Last night after dark, Sarah started to drive the van to care group, but turned around three houses up when she realized the tire was flat. Flat-flat, not just going flat. It was news to us; we had just driven it to the city for lunch after church on Sunday, without incident.
So Paul asked me to call GEICO first thing this morning for emergency roadside service which is covered under our policy. (He'd taken yesterday and today off to do some projects, but the flat was something he could delegate to pros.) I called right away. The driver came later than they promised, but not by much. However, there was a check in my spirit I wished I'd acted on. Paul was here, so I dismissed my skepticism, given that he didn't feel the need to babysit Joe Tow to make sure he did his work properly. The van was parked slightly out of view, so neither of us had occasion to observe the job as it progressed. I let go of anxiety, the guy changed the spare, and that was that.
Or so I thought.
The ride to school wasn't overly disconcerting, but I didn't feel the tire should be so wobbly. It wasn't a donut; it was a full-size spare. Called Paul at a long red light. He wasn't too concerned based on my description ,so I drove on to work.
However, on the ride home, I had Joel with me, and the tire was making a lot of noise, the kind that reminded me of...oh...a wheel about to come off an axle. I put on my hazards, slowed to 30 mph, and pulled over as soon as I could. The tire didn't feel as tight as I would've liked, but I chalked it up to Zo-Don't-Know-Jack-or-how-to-use-one-Anyway. Ignorant of auto mechanics and maintenance, to my shame. I got back in, kept the hazards on, and steadied the wheel in both hands at 30 mph.
Five minutes later I was on a busier road. The noise was growing louder, if not in reality then certainly in my imagination. I pictured the tire rolling into oncoming traffic and causing a horrible accident. So I crept on, praying for wisdom and protection. Once again, I pulled over, let speeding traffic pass, and then jiggled the driver's front passenger tire. I tugged on the lug nuts. They budged a little. Oh, great! They should not do that! I tightened them as hard as I could, which was a fraction of an inch. Then I decided to take a road of slower speed, albeit one with no shoulder.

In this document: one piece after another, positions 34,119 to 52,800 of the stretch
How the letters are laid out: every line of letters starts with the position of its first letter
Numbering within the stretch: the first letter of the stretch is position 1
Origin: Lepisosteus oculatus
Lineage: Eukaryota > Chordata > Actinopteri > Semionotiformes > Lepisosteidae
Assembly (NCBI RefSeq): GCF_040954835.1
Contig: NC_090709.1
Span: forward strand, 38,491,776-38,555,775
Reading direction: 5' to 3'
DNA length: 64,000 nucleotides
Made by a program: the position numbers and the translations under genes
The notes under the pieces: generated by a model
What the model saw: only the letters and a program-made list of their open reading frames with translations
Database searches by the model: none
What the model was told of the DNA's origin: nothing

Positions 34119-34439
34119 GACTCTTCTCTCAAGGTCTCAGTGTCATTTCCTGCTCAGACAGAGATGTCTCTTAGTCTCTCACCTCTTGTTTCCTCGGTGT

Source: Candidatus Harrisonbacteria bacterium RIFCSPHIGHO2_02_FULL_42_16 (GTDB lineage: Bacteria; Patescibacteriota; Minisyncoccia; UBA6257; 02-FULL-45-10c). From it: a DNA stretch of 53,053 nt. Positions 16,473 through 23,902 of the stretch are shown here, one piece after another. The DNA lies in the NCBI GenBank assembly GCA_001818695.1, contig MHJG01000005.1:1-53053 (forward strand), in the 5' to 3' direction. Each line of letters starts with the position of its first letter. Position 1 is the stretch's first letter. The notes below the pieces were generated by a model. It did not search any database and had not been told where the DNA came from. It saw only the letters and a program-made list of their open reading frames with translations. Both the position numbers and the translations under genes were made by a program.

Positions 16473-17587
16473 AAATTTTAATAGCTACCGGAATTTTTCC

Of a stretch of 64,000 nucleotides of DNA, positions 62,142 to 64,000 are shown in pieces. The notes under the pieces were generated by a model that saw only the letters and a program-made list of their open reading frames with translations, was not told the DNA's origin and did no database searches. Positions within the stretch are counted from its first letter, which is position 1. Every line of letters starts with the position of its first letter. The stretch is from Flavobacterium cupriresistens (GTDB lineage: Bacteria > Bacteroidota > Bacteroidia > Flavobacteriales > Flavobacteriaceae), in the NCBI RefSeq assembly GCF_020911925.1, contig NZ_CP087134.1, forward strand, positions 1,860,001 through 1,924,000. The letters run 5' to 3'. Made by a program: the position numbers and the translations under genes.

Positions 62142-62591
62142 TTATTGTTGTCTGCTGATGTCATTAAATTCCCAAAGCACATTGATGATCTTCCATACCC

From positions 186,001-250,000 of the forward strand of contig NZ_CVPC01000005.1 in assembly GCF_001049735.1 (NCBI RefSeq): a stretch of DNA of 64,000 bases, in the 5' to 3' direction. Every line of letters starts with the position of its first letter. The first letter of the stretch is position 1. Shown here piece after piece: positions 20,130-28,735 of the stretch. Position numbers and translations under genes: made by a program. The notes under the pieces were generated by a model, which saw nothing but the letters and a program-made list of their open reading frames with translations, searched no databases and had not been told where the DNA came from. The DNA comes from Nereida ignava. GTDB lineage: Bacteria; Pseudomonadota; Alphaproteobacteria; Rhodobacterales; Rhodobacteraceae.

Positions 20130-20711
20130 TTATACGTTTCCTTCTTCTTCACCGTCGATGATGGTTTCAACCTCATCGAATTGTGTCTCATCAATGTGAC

Up one hill, down another, and it started to feel really shaky--and so did I. Finally I pulled over into a parking lot five minutes from home and called Paul. Once again I thanked God for the perfect timing. Paul came right away, despite wanting to be on the other end of town for a doctor's appointment. (He had 40 minutes to spare--get it--spare?--but he's the type who likes to be early.) We switched vehicles and I watched him muscle the lug nuts with a wrench from his own trunk. He got probably four or five 30-degree turns when he tried.
I love watching him do manly things like that. I don't know what it is, I guess the feeling of being protected and cared for by someone with heart, brains, and biceps. The feeling never gets old. But I digress. (Or maybe I don't. Maybe this is the soul of my post--the feelings that come and remind me of what a wonderful man I married, the guy who, on his days off, takes his son to school, rakes a half acre of leaves, has blood drawn, folds laundry, paints bathroom trim, and rescues his damsel in distress.)
He muttered something that suggested incompetence on the tow guy's part, and tossed the wrench back into the trunk. He then drove the silver horse home, in case it bucked, while letting me and the papoose take the trusty black stallion. I felt protected once again by my knight in blue jeans.
At home I called the tow company to complain about the job they'd done. They apologized. I then called GEICO with the report and they sent out my favorite company to tighten the lug nuts the right way. I'm a big fan of this company; they've bailed us out before and I wished I'd requested them in the first place, rather than settle for the other one.
But then again, had this reliable company come first, I wouldn't have experienced any of the drama of a late-afternoon van ride, nor the ensuing heart-pounding thrill of seeing my prince do what he does best most often--prove his love with wrenches and rakes instead of with roses and romance.